Having a company craving for pointing and clicking, and as the 90’s arrived, many more names ensued; Zak McKracken and the Alien Mindbenders, Indiana Jones and the Last Crusade, The Secret of Monkey Island, Operation Stealth, Loom, Day of the Tentacle, Cruise for a Corpse, Leisure Suit Larry, King’s Quest, Space Quest, Police Quest, Dark Chocolate, Dreamweb, KGB. . Some atmospheric and serious, some filled with incredible wit and humour; they came thick and fast, each carrying me into a different location, time, and life.
As the genre became popular and consistently filled the charts, it was not long until sequels appeared giving us even more adventures and even more hours to spend with (as) our favourite characters.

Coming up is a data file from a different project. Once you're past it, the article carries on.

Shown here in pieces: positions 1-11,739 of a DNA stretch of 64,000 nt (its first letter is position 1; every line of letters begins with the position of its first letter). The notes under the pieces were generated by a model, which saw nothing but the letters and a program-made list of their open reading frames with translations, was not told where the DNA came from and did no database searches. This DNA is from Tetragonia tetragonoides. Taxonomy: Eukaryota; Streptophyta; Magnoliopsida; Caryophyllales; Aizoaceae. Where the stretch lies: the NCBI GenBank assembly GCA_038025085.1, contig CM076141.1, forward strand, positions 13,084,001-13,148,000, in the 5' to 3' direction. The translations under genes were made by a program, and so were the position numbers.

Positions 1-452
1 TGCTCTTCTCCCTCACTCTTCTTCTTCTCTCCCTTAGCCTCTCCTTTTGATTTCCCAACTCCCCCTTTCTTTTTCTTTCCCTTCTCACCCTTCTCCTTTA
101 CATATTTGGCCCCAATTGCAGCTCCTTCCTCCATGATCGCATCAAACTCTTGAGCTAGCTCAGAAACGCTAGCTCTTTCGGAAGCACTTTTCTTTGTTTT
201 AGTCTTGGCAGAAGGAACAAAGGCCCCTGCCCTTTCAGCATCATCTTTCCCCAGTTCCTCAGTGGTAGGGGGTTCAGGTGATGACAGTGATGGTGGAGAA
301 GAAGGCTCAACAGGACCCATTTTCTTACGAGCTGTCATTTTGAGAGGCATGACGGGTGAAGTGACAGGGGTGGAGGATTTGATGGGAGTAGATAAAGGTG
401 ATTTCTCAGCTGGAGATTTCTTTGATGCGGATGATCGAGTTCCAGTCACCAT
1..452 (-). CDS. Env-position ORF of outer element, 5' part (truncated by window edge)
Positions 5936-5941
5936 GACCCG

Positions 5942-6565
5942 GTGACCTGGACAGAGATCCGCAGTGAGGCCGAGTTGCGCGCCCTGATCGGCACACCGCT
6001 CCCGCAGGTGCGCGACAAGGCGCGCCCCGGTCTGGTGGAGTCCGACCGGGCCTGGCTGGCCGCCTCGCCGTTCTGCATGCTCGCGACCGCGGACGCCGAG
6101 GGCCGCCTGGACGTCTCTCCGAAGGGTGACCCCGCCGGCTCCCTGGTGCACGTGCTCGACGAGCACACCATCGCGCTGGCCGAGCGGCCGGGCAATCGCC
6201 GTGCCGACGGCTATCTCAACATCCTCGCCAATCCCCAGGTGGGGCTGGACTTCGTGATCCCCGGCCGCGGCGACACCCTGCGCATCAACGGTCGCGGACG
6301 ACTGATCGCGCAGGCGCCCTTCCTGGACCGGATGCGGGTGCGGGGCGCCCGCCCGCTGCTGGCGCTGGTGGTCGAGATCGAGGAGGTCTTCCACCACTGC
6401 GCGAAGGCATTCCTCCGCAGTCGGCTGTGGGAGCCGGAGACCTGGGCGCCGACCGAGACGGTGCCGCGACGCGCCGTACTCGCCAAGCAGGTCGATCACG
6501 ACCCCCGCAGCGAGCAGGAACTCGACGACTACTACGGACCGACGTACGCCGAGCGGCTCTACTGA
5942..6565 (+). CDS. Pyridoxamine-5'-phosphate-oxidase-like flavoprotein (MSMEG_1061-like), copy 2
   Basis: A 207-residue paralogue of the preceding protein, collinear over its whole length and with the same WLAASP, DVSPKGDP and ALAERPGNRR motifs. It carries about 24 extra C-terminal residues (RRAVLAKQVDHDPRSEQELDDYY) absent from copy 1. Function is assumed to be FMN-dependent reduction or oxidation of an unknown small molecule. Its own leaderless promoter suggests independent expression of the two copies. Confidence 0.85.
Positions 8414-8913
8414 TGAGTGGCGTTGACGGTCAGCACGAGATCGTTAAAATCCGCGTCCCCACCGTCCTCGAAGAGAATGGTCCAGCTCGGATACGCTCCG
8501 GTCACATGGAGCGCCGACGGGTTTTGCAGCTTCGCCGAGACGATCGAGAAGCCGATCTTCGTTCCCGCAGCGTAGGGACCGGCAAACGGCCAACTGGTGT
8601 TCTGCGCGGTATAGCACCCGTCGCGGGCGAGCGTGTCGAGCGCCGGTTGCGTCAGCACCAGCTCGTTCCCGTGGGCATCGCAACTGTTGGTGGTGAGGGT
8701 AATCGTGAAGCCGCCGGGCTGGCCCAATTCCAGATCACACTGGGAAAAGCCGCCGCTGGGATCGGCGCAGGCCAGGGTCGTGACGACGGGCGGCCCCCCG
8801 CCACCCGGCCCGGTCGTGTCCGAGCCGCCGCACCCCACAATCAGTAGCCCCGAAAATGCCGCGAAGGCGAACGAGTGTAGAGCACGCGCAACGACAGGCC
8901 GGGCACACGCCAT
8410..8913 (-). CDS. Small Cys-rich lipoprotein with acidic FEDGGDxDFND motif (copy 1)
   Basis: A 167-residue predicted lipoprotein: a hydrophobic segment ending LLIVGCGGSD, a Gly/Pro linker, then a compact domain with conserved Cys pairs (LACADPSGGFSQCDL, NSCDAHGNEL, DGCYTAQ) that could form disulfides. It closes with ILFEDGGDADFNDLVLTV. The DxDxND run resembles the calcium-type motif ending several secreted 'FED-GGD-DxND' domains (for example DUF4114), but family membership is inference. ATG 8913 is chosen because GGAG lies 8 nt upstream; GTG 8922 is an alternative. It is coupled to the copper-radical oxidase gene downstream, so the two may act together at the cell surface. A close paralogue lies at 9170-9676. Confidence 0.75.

However, as consoles came increasingly more into the limelight with their gamepads, this meant the end of clicking and pointing (of courseconsoles don’t use a mouse), also with game sales at an all-time low due to the sum of floppy disk piracy; that meant the ending of the Amiga. PC’s carried on for a time with the genre but with the new generation wanting more shock value and exciting games in realtime 3D; the whimsical innocence of the Point and Click games as we understand them fizzled out and the adventures were apparently over. Fast forward 15 or so years… Although lacking interaction authenticity (less like”point and click”, more like”Look then Touch” experiences ), in the past few years with the closeness of touch display devices and tablets the Point and Click adventure made a return and that I was happy to observe the re-release of a few classics. It’s nice to find the genre getting popular once more, although regrettably, for me they have lost the charm that made the matches they were. Or maybe it was due to everything else was happening (or not going on) out of their computer screen at that moment. In an age before the internet, cellular phones, social networking, MMO’s and instantaneous digital entertainment there were few places in which to transpose the consciousness of a young boy who was seeking real experience. With such a lack of options at that time for escapism, the Point and Click adventure was a Point and a Click away from an entirely different world.